Still on the withdrawal of security details of Governor Obiano by Nigeria Police. Would the same police authorities have withdrawn security details of the APC candidate or an APC state governor in similar circumstances? This election is, at least, a three-way showdown. First is the gauntlet between an erstwhile political godfather, ex-Anambra governor Peter Obi and his political godson, the current governor, Obiano. At the end of his eight-year tenure four years ago, Peter Obi, like all his colleagues since return of civilian rule in 1999, ensured that his preferred candidate, Willie Obiano, by all means, succeeded him as governor on the platform of APGA. Again, like all “arranges” godfatherism, their convenient coalition quickly collapsed with either going his way. While Obiano remained with APGA, Peter Obi virtually became a PA to the then serving PDP President Goodluck Jonathan.

With such everyday closeness to Jonathan in those days, it was no surprise that Peter Obi eventually joined the PDP, which, unfortunately, under Jonathan, lost the 2015 presidential election. But in fairness to Peter Obi, he remained in PDP, the platform on which he is solidly backing PDP candidate, Oseloka Obaze, against Willie Obiano. If that were not threatening enough, the PDP candidate, Obaze, was Governor Obiano’s most outstanding special adviser who soon quit and is running as a formidable challenger in tomorrow’s election. The outcome will determine Governor Obiano’s fate or the future political relevance of his ex-godfather, Peter Obi.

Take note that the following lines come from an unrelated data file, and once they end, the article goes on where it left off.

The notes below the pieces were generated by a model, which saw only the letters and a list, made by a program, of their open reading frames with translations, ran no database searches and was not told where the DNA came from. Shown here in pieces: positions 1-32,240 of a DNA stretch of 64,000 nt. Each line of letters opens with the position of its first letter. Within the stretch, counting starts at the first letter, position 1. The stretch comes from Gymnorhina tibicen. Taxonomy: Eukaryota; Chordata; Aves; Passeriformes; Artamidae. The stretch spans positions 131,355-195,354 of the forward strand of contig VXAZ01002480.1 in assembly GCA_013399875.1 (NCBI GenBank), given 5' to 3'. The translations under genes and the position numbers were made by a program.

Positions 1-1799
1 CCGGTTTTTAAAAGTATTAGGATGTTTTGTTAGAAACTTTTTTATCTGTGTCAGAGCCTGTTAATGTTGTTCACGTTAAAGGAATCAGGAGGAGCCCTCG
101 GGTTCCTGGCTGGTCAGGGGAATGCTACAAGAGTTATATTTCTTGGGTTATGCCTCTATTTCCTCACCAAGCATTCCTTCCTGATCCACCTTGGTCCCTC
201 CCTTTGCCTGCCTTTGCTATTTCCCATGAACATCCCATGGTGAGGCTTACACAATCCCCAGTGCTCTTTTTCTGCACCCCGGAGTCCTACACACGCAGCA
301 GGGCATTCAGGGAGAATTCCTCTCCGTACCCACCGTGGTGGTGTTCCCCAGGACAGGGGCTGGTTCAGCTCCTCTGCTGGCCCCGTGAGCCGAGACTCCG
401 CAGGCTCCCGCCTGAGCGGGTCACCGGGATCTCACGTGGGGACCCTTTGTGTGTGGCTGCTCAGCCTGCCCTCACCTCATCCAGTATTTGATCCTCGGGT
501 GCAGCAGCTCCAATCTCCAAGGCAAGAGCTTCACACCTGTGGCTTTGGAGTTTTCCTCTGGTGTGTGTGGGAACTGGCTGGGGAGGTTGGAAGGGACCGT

Ironically, the PDP candidate, Obaze, ran about the most credible campaign, especially the television debate, which he seemed to dominate, moreso as an international technocrat. APC candidate, Tony Nwoye, ordinarily, might not have stood a good chance in the election but, undoubtedly, the war of attrition between Obiano, on one side, and PDP candidate, Obaze/ex-Governor Peter Obi, on the other, may leave these combatants too weak to pick the political coconut. Only such mutual destruction of APGA and PDP splitting their votes can hand the prize to APC candidate, Nwoye. However, that will be a very long journey from APC’s widespread political rejection throughout the South-East in the 2015 general elections.

All the same, APC’s federal might since that time must not be underestimated. Buhari’s venture into South-East ending in election-eve well-attended campaign rally at Awka, Anambra State capital, could not have been mistakenly timed. If anything, on show tomorrow in the Anambra elections will not be only Nwoye, the APC candidate, but also President Buhari to assess his chances in South-East should he decide to seek a second term in 2019, a part reason for the Second Niger Bridge in the 2018 budget.

The fourth candidate, Osita Chidoka, seems to be a political orphan for the election, even though his background as ex-FRSC Corps Marshal and a former Aviation Minister is not without some merit. Whatever happens tomorrow, Anambrarians have gained somehow. For example, Governor Obiano is paying civil servants arrears of leave allowance today, eve of the elections. Could that have been an accident or by design? Why was the allowance not paid all along? Even the industrial hub of Nnewi was supplied electricity three days ago. Also, a week before the election, APC-controlled Federal Government announced allocation of at least N10 billion in the 2018 budget for the construction of the Second Niger Bridge. Who and who are saying elections must not hold in Anambra State tomorrow? In fact, voters cannot wait too long for a repeat of such goodies on the eve of another election in Anambra in four years’ time.

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Online Editor: Aderonke Bello